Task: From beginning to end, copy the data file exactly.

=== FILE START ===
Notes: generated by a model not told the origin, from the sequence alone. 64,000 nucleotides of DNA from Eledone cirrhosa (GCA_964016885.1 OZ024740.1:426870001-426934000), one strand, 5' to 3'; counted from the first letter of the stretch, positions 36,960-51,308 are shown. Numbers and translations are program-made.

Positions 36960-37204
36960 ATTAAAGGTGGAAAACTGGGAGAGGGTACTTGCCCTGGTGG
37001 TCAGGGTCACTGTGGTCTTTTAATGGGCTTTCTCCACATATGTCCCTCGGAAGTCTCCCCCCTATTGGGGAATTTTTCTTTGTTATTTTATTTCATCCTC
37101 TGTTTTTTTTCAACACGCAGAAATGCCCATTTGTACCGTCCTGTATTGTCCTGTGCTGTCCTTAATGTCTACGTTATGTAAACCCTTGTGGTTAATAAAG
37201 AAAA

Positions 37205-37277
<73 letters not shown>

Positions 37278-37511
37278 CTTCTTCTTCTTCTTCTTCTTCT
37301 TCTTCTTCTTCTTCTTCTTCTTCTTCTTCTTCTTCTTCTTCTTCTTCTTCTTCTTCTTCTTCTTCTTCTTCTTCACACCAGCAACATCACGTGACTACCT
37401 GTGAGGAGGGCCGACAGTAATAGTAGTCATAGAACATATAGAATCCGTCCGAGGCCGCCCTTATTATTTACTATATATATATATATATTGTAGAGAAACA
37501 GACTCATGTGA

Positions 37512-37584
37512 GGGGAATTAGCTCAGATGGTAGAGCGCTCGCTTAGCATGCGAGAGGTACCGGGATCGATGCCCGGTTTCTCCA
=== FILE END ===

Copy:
Notes: generated by a model not told the origin, from the sequence alone. 64,000 nucleotides of DNA from Eledone cirrhosa (GCA_964016885.1 OZ024740.1:426870001-426934000), one strand, 5' to 3'; counted from the first letter of the stretch, positions 36,960-51,308 are shown. Numbers and translations are program-made.

Positions 36960-37204
36960 ATTAAAGGTGGAAAACTGGGAGAGGGTACTTGCCCTGGTGG
37001 TCAGGGTCACTGTGGTCTTTTAATGGGCTTTCTCCACATATGTCCCTCGGAAGTCTCCCCCCTATTGGGGAATTTTTCTTTGTTATTTTATTTCATCCTC
37101 TGTTTTTTTTCAACACGCAGAAATGCCCATTTGTACCGTCCTGTATTGTCCTGTGCTGTCCTTAATGTCTACGTTATGTAAACCCTTGTGGTTAATAAAG
37201 AAAA

Positions 37205-37277
<73 letters not shown>

Positions 37278-37511
37278 CTTCTTCTTCTTCTTCTTCTTCT
37301 TCTTCTTCTTCTTCTTCTTCTTCTTCTTCTTCTTCTTCTTCTTCTTCTTCTTCTTCTTCTTCTTCTTCTTCTTCACACCAGCAACATCACGTGACTACCT
37401 GTGAGGAGGGCCGACAGTAATAGTAGTCATAGAACATATAGAATCCGTCCGAGGCCGCCCTTATTATTTACTATATATATATATATATTGTAGAGAAACA
37501 GACTCATGTGA

Positions 37512-37584
37512 GGGGAATTAGCTCAGATGGTAGAGCGCTCGCTTAGCATGCGAGAGGTACCGGGATCGATGCCCGGTTTCTCCA